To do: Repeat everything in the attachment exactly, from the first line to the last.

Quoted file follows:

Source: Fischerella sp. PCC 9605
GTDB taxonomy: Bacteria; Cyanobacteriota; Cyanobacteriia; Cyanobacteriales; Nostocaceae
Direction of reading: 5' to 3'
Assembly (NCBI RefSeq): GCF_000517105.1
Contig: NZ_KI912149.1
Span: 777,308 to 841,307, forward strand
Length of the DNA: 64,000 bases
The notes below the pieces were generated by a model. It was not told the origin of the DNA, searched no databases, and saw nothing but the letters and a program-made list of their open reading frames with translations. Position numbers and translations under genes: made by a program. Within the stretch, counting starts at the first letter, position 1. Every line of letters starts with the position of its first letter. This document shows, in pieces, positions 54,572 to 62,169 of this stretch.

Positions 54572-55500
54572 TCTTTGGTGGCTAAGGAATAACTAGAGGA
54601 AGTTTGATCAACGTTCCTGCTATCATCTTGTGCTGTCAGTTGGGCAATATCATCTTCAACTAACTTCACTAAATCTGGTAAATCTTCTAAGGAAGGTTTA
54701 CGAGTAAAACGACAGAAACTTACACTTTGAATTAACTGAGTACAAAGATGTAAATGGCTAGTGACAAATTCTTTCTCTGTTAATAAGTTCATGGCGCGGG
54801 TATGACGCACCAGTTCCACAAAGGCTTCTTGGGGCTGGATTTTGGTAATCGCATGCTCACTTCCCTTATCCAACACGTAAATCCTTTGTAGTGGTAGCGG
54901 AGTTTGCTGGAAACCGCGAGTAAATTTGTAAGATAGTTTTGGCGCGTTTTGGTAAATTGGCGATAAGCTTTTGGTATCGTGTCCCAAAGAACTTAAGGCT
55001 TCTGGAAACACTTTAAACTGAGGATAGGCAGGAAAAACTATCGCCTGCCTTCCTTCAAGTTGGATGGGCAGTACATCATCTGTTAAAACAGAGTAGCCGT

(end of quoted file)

Source: Fischerella sp. PCC 9605
GTDB taxonomy: Bacteria; Cyanobacteriota; Cyanobacteriia; Cyanobacteriales; Nostocaceae
Direction of reading: 5' to 3'
Assembly (NCBI RefSeq): GCF_000517105.1
Contig: NZ_KI912149.1
Span: 777,308 to 841,307, forward strand
Length of the DNA: 64,000 bases
The notes below the pieces were generated by a model. It was not told the origin of the DNA, searched no databases, and saw nothing but the letters and a program-made list of their open reading frames with translations. Position numbers and translations under genes: made by a program. Within the stretch, counting starts at the first letter, position 1. Every line of letters starts with the position of its first letter. This document shows, in pieces, positions 54,572 to 62,169 of this stretch.

Positions 54572-55500
54572 TCTTTGGTGGCTAAGGAATAACTAGAGGA
54601 AGTTTGATCAACGTTCCTGCTATCATCTTGTGCTGTCAGTTGGGCAATATCATCTTCAACTAACTTCACTAAATCTGGTAAATCTTCTAAGGAAGGTTTA
54701 CGAGTAAAACGACAGAAACTTACACTTTGAATTAACTGAGTACAAAGATGTAAATGGCTAGTGACAAATTCTTTCTCTGTTAATAAGTTCATGGCGCGGG
54801 TATGACGCACCAGTTCCACAAAGGCTTCTTGGGGCTGGATTTTGGTAATCGCATGCTCACTTCCCTTATCCAACACGTAAATCCTTTGTAGTGGTAGCGG
54901 AGTTTGCTGGAAACCGCGAGTAAATTTGTAAGATAGTTTTGGCGCGTTTTGGTAAATTGGCGATAAGCTTTTGGTATCGTGTCCCAAAGAACTTAAGGCT
55001 TCTGGAAACACTTTAAACTGAGGATAGGCAGGAAAAACTATCGCCTGCCTTCCTTCAAGTTGGATGGGCAGTACATCATCTGTTAAAACAGAGTAGCCGT